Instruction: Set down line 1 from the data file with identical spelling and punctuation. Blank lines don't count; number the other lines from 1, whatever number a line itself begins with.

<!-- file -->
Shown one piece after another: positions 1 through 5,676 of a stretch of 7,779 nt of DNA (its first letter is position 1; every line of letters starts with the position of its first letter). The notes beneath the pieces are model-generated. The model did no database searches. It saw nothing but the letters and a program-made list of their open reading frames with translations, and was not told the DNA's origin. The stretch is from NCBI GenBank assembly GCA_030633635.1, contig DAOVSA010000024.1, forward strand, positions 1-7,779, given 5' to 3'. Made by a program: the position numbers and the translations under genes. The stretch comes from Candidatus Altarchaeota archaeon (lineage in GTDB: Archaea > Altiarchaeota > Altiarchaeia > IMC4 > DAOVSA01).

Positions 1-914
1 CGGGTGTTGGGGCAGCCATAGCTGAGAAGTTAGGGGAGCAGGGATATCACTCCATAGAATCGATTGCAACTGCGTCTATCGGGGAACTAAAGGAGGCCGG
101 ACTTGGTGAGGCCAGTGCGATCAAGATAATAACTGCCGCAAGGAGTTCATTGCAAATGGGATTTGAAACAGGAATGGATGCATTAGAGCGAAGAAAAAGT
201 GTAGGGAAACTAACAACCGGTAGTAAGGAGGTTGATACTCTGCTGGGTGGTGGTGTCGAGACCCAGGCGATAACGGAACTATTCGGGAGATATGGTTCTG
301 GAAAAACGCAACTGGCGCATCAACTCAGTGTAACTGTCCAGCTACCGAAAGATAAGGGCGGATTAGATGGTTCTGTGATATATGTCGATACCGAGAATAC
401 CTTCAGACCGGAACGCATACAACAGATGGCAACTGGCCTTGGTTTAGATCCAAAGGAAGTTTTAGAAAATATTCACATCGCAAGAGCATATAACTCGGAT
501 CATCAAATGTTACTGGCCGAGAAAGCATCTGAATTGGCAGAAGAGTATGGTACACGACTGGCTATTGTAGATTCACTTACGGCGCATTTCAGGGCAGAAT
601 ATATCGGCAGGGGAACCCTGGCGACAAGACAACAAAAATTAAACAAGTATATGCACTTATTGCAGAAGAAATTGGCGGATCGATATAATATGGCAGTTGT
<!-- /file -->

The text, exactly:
Shown one piece after another: positions 1 through 5,676 of a stretch of 7,779 nt of DNA (its first letter is position 1; every line of letters starts with the position of its first letter). The notes beneath the pieces are model-generated. The model did no database searches. It saw nothing but the letters and a program-made list of their open reading frames with translations, and was not told the DNA's origin. The stretch is from NCBI GenBank assembly GCA_030633635.1, contig DAOVSA010000024.1, forward strand, positions 1-7,779, given 5' to 3'. Made by a program: the position numbers and the translations under genes. The stretch comes from Candidatus Altarchaeota archaeon (lineage in GTDB: Archaea > Altiarchaeota > Altiarchaeia > IMC4 > DAOVSA01).